This will be about working with mesh geometry in Rhino. More of ‘why’ with a little bit of ‘what’. For a while I have been posting some very specific out-of-context requests and ideas with some attention and implementation here and there, but I think it is worth explaining ‘why’ to hopefully get some more attention and long-term action plan in place.
Until version 5, Rhino has been specifically called “NURBS modeling for Windows” and only in V5 that has been changed to “modeling tools for designers”. Small thing, but I find this of big significance as it clearly shows some shift in thinking about the software, its use and development direction. Rhino has gone way beyond NURBS and while still the core of modeling in it, it should be recognized that it become a ‘design tool’ with a hybrid modeling being very common use of it.
Rhino 5 brought a lot of improvements and made working with mesh models a bit easier, 64-bit version helped dealing with large mesh objects and processing them in many different ways; ReduceMesh is a true gem of a tool and great to see it got even more improved for V6. Also finally in V6 we can see OSnaps working not only with mesh vertices but also face edges. These are all great things and going into right direction for the hybrid modeling workflow.
I don’t expect or want Rhino to become mesh modeler. I think hardly anyone would use mesh modeling to build things from scratch in Rhino. But speaking from architectural conceptual and detailed modeling standpoint here, it is a routine these days that all the project work done in Rhino is becoming a hybrid modeling (by hybrid I mean mixed mesh and NURBS models). So we need even more efficient tools to deal with this new reality. Long gone are the times when all of the modeling would be done from scratch in Rhino and the entire model and context would consist of nice surface/polysurface models. Instead, the most common scenarios are working with models which were pieced together from several different sources and teams - surrounding context buildings model, site and topography model, finally the main project building model - some or all of these elements come from other software (SketchUp, Revit being the most common ones) and are plugged in as mesh geometry. Very often the main project model is also a mesh model and Rhino is being used to either clean it up, add details or even rebuild from scratch into clean, more detailed and more editable geometry where the original mesh model is just a reference. Often Rhino is used to model the more organic parts of the building that are difficult to do in other software, but these parts have to interact with the simpler, mesh-modeled part of the project.
There is also another aspect of using meshes in Rhino - it has been discussed many times but joined mesh models perform way faster than nurbs models - it would be almost impossible to work on a highrise building model with 3d mullions as polysurfaces or even blocks for each single window, while all these mullions joined into single mesh don’t slow down the display even a bit. So having these meshes in working models is not uncommon either, and we need to be able to interact with them and make as much use of them as possible,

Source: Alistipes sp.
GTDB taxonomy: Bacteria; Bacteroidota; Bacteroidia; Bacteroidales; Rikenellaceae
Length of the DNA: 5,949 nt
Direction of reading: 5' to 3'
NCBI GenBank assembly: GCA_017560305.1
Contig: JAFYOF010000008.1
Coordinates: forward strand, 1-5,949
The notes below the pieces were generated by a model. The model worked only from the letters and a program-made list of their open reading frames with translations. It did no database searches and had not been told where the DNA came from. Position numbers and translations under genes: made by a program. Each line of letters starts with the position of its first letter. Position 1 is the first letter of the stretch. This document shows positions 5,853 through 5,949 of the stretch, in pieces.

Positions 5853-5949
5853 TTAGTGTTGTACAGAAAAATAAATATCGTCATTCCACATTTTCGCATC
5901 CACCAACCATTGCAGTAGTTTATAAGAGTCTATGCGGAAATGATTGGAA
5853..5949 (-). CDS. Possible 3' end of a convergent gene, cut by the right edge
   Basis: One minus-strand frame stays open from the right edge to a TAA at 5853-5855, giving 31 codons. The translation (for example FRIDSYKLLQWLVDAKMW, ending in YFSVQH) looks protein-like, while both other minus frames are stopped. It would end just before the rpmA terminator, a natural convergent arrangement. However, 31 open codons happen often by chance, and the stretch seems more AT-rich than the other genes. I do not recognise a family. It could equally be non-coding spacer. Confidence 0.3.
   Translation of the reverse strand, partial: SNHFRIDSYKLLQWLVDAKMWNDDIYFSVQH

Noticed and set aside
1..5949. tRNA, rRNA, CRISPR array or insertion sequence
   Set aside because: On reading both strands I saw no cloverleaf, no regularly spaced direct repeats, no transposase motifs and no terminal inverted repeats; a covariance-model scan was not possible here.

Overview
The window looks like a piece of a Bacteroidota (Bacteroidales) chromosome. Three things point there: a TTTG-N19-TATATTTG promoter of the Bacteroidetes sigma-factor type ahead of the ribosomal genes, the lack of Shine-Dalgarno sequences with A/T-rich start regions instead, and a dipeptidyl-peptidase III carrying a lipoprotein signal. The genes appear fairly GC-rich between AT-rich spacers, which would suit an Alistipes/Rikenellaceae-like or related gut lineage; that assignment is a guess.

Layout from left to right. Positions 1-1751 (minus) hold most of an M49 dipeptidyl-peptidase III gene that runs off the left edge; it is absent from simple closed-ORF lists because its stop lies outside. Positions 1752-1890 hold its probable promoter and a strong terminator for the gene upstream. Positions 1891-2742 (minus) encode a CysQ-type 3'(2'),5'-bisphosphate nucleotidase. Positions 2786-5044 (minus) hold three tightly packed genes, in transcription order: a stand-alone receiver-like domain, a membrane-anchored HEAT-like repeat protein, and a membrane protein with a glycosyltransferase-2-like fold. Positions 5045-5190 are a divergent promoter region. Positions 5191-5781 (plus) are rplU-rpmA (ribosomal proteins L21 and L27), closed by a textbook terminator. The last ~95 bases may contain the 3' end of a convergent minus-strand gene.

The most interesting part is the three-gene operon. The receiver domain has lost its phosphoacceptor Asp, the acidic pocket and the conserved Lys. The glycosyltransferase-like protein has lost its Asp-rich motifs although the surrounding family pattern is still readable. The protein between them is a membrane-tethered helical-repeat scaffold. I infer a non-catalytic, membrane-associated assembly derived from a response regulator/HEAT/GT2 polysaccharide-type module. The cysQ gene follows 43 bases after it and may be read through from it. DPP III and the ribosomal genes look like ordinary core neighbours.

I hope the above illustrates the need for increasing mesh models integration in Rhino. Below are some suggestions - either new ones or gathered from my old scattered-around posts.
Allow Mesh edges as input for Rhino commands that take curves or NURBS edges as input (like Loft, Extrude, PlanarSrf etc. - virtually all commands that make sense to have it implemented). It is a lot more work now having to use DuplicateEdge every single time I need mesh edge as reference curve.
Mesh Trim, Split and Booleans to be more reliable and have the bug of disappearing disjointed meshes fixed
Have OrientOnMesh command and don’t limit it to just one input mesh as base geometry
Osnaps of OnMesh and PersistentOnMesh to be added to the Ctrl-mouseover Osnap toolbar also allow more than 1 mesh as the base object
Add _TesselateMesh command (to subdivide mesh faces n-times) for creating more dense meshes
Better OffsetMesh. Right now, even though we use it very often the results for mesh volume models are usually pretty bad. I realize currently the offset is just taking each vertex and moving it along its normal by the offset value, but I hardly find it useful for anything. How about making this tool working for real ? I guess it is harder to make it with Solids, and you did it nicely with OffsetSurface.
offset_mesh_problems.3dm (466.6 KB)
InsetMeshPart command. This is quite common mesh modeling function and would love to finally have it inside Rhino too. See the image below for explanation of what it does and how it could work. Please note, the inset faces should stay selected for best workflow:
SplitMeshFace command. Same as SplitFace command, but working with meshes. Or just have SplitFace accept mesh face.
Hope the above makes sense and we will see continuing improvements in this area.
Thanks for listening !